In another aspect of the invention a wingsail assembly comprises a main aerofoil rotatable about an upright axis and a slot-forming vane assembly, the vane assembly comprising a pair of lateral vanes and a central vane disposed along a curve spaced from and extending at least part way around the leading edge of the main aerofoil, the central vane being movable along the curve with respect to the lateral vanes to correspondingly enlarge or decrease gaps defined on opposite sides of the central vane as it moves away from or towards a respective lateral vane, the enlarged gap and the space between the vane assembly and the main aerofoil following the direction of the curve towards the trailing edge of the lateral slot on the opposite side of the central vane thereby forming a slot for airflow.

The wingsail assembly preferably further comprises a control vane which is settable to cause the main aerofoil to adopt an angle of attack to the direction of the wind, and a linkage which inhibits movement of the slot-forming assembly away from a neutral position when the control vane is set to a neutral position.

According to a further aspect of the invention a wingsail assembly comprises a main symmetrical aerofoil which is freely rotatable about an upright axis, a control vane which is settable about an upright axis spaced from the axis of the main aerofoil to cause the main aerofoil to adopt an angle of attack to the direction of the wind, a pivoted aerodynamic slot-forming vane assembly which is rotatable in response to wind pressure to open and close respective slots, one on each side of the leading region of the main aerofoil, and a linkage which inhibits movement of the slot-forming vane assembly away from a neutral position when the control vane is set to a neutral position.

The linkage may comprise an actuating member which extends to the region of the slot-forming vane assembly and carries a peg which engages an hour-glass shaped cavity, the peg being disposed in a central narrow part of this cavity when the member is in a position for setting the control vane to a neutral position.

BRIEF DESCRIPTION OF THE DRAWINGS

FIG. 1 illustrates schematically one embodiment of a multiple vane slot-forming assembly according to the invention.

FIG. 2 illustrates schematically a central vane of the aforementioned embodiment.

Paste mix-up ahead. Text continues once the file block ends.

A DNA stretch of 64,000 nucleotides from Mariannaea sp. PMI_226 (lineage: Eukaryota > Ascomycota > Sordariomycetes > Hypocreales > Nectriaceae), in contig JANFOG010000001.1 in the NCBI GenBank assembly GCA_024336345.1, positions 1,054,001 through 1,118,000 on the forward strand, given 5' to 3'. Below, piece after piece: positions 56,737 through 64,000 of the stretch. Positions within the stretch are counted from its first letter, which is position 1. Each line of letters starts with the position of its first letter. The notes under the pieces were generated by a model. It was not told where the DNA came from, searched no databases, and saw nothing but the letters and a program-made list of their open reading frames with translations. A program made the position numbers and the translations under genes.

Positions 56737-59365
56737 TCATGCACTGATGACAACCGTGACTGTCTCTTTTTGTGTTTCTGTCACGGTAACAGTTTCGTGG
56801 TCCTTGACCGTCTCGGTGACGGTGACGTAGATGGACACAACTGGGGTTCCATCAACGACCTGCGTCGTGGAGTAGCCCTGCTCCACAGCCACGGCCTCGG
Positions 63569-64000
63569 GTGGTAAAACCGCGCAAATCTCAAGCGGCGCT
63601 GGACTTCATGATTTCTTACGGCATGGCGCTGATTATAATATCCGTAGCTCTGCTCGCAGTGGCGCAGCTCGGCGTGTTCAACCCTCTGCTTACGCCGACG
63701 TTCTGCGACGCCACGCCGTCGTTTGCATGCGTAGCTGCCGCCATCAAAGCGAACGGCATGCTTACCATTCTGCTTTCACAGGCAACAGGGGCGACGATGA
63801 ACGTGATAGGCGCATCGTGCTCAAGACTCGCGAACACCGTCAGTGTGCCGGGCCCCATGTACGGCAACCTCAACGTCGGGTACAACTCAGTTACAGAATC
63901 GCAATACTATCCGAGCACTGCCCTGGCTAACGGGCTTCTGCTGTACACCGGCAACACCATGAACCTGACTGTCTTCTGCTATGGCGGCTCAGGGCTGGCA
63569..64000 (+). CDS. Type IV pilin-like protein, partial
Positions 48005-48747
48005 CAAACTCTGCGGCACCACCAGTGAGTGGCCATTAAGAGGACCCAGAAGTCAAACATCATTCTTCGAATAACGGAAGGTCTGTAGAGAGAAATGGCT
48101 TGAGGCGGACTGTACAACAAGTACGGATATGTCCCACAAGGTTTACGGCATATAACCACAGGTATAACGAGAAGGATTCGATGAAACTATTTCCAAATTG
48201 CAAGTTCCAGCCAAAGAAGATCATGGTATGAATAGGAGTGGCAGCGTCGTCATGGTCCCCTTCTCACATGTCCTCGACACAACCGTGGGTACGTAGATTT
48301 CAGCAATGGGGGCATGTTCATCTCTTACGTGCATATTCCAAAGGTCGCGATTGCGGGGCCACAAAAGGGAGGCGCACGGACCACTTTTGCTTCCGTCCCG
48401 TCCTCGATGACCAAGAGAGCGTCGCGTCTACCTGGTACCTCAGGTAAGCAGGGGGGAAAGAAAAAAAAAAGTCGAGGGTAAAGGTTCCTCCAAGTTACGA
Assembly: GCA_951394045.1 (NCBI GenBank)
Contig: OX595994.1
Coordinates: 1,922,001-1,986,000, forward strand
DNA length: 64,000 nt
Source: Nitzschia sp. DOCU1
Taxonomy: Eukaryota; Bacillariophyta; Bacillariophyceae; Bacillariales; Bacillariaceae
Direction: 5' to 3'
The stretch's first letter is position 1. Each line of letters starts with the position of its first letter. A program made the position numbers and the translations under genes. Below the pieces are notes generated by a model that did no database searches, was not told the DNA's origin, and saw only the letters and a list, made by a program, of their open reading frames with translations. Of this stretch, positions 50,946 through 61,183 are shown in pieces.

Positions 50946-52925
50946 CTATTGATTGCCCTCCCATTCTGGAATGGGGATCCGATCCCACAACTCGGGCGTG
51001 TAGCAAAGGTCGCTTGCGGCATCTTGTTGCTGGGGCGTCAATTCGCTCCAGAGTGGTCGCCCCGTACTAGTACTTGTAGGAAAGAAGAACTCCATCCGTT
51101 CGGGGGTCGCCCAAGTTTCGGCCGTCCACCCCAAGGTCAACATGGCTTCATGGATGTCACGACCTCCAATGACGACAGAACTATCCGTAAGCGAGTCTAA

FIG. 3 illustrates schematically two lateral vanes of the aforementioned embodiment.

FIG. 4 illustrates the embodiment shown in FIG. 1 wherein the main aerofoil is at an acute angle to the direction of the wind.

FIG. 5 illustrates the embodiment shown in FIG. 1 wherein the main aerofoil is at an opposite acute angle to the direction of the wind.

FIG. 6 is a schematic side view of a vane assembly according to the invention.

FIG. 7 is a schematic side view of a vane assembly according to the invention and including a mechanical interlock.

FIGS. 8 to 12 are views illustrating the operation of an embodiment including the interlock shown in FIG. 7.

DETAILED DESCRIPTION OF PREFERRED EMBODIMENTS

The invention will now be described by reference to the drawings. In FIGS. 1 to 5 the wind should be considered as blowing “down the page”, and the phrases “left of wind” and “right of wind” are used to define elements, areas or actions when looking into the wind, which or in this description will be regarded as “up the page”.

FIG. 1 shows a horizontal cross section through the thrust wing according to this invention, shown with its three principal elements configured to be completely symmetrical about the plane of symmetry of the main aerofoil 1, so that if the thrust wing is aligned to the relative wind at zero angle of attack no cross-wind force will be reacted on to the vessel on which the wingsail is installed. Two further principal leading edge slot and slat elements are:—a twin vane assembly 2, consisting of two vanes 4 and 5 and two hinge plates, one at each end, 6, and a single vane assembly 3, consisting of a single vane 7 and two hinge plates 8, one at each end of the main aerofoil. The aerofoil sections of both twin and single vanes are shaped to create, when deflected, a powerful slot effect which is by this invention reproducible on either tack in mirror image as described above.

The twin vane assembly 2 is pivoted to leading edge brackets 9 on the main aerofoil 1 at pivots 10 which are located in the plane of symmetry of the main aerofoil 1. The single vane assembly 3 is pivoted to the hinge plates 6 of the twin vane assembly 2 at pivots 11, and extensions of the hinge plates 8 carry hinge pins 12 which are constrained to lie in the plane of symmetry of the main aerofoil 1 by slot brackets 13, whose centre lines lie on and are parallel to the plane of symmetry of the main aerofoil 1.

In this symmetrical or neutral configuration there are four gaps, 14, 15, 16 and 17, through which the air flow (thought of as coming “down the page”) may pass. In the ‘neutral’ configuration shown in FIG. 1 the airflow will pass symmetrically in through gap 14 and out through gap 16, and in through gap 15 and out through gap 17, so that symmetry will be maintained and therefore no cross-wind force will be developed. In the thrusting configuration on port or starboard tack, however, two of these gaps will be closed and the remaining two can form the inlet duct of a powerful leading edge slot and slat arrangement, as detailed below.